Humming is the obvious choice, when you do not know the words....lol.....Seriously......The truth of all transformers...... they all hum, radiate noise ( Toroids produce less than E-I core ) and exhibit, some amount of vibration, as well. I believe all transformers should be separated / isolated from the chassis, as the older HK Citation power amps ( the model 12, 16 and 19 ) had / have. I have modded hundreds of transformers from various audio products by isolating the transformers, with excellent results in sq ( from the speakers / system ), and lower noise from the chassis. Rubber grommets, Dynamat, roofing repair tape, cork, as well as many other materials, can be used. Be safe, and well. Enjoy !
@atmasphere how tight? I see the four screws from the top, so they are accessible from above the amp. Why remove the bottom panel?
@mrdecibel this is done inside the amp, covering the entire transformer, from inside the chassis, with dynamat? 
Listening99, the easiest way to detect a bad tube is to replace them one at a time, provided you have spare tubes.   Microphonics can be detected by gently touching the tube.  If you get more than just a soft thump, it could be a faulty tube problem.   Reading more on this thread, it seems more likely you have a loose transformer.  Follow atmospheres advice on fixing it.
I see the four screws from the top, so they are accessible from above the amp. Why remove the bottom panel?
If the screws are loose, the nuts on the bottom might spin when you try to tighten them up.
@listening99....I am recommending between the transformer ( where the 4 corners mount ) and the chassis ( the screws will go through the damping material / products ). Transformers do get warm ( in your case, the power transformer, not so much the output transformers ), so covering them " completely " is something I do no recommend, but mounting some material on the outside of the transformer can work. I am not sure how some manufacturers ( generally the higher end products), totally encapsulate the transformers ( for reasons I am talking about ), but....they do it. I recommend you do all 3 of the transformers. Keep in mind, rubber bushings or grommets are easily removable, where Dynamat, is a bitch the remove, once applied.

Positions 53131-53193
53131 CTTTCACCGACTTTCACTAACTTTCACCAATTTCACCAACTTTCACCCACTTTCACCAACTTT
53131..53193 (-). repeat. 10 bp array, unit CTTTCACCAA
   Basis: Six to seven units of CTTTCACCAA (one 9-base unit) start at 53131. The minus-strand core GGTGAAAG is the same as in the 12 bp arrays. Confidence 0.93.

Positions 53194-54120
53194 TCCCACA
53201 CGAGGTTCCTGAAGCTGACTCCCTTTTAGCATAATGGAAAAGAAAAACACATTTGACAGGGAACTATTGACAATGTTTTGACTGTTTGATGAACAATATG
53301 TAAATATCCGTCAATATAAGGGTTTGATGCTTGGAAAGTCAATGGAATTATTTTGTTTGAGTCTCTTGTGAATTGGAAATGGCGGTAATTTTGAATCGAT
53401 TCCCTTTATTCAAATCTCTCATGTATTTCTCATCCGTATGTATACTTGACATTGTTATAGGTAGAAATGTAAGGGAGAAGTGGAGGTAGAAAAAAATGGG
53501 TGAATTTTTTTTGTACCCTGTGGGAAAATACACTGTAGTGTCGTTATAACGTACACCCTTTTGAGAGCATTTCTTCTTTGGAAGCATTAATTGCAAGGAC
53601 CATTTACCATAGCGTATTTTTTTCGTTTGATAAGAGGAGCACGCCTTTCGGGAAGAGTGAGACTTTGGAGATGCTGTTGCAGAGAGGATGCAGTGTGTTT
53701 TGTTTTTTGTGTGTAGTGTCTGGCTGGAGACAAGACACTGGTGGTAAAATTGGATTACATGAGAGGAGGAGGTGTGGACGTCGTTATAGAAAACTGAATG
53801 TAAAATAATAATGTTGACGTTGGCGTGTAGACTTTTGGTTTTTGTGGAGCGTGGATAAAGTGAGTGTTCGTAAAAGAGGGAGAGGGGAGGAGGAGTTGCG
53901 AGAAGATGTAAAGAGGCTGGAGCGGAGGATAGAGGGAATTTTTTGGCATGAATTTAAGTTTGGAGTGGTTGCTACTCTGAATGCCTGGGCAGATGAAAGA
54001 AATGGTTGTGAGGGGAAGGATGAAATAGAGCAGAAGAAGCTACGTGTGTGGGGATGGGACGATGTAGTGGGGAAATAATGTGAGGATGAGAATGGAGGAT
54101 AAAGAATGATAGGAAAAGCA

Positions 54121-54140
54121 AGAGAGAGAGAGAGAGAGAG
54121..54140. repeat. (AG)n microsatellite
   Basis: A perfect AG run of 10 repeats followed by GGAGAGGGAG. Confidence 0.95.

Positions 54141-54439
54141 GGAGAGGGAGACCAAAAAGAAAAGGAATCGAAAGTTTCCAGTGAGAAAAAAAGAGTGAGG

SET amps can inherently be a bit hummy but should not be to the point you can't enjoy the music. I've read reviews of $20K Air Tight 300b's where the reviewer noted hum from the power supply.  With the Line Magnetic 805ia (for example) there are hum pots in the corners for each channel for the output tubes. The reality is more efficient speakers and SET amps can bring out more noise and the LM amps have been designed to help counter this effectively. Sometimes new SET amps will be a little hummy, and then mysteriously it goes away so you may give it some time to settle.

 


@mrdecibel 
So, if I open the amp and I'm tightening things, inserting bushings, etc., I will have the amp unplugged, and I'm wondering what I need to do to protect myself from errant charges that might stop my heart... 

My sense is you are pointing to the kinds of bushings that are customarily used along with screws/bolts to aid in keeping them tight...? 

example bushings: http://i.ebayimg.com/images/i/282179420188-0-1/s-l1000.jpg
To not get shocked, don't create a circuit. No circuit, no shock.
@listening99....check out Lowes...item # 198831, model # 88577......rubber flat washer...10 pack....I should have stated " washer ". Sorry. These work great. No need to tighten too much, as you want to keep the integrity of the rubber.....
You know crazy simple things can cause DC offset, digital light power supplies are among them.

Turn off everything else in the house and see if your hum goes away.
I had the same hum in my transformers. And as suggested to me at the time, I added some rubber bushings, tightened the screws and 'hum-b-gone'

Make sure to drain the amp before you open it.

Run the amp normally and listen to music. Turn off just the amp, and let the amp "bleed out". (It should get gradually quieter as the caps drain)

After that, you should fine. I would avoid licking anything however...


Turn off just the amp, and let the amp "bleed out".

Then sautee, and serve with fava beans and a nice Chianti.

Unplug the bug zapper in the garage. That made my hum stop 
If you are hearing the hum only when you are physically close to the amp and not thru the speakers, it is the mechanical vibration of the transformer and it is normal but needs "damping".  It is also likely that the chassis is resonating and mechanically amplifying it. 
You should consider tightening its bolts to the chassis and maybe also adding a rubber bushing to damp the vibration. It is like the engine mounts in a car.....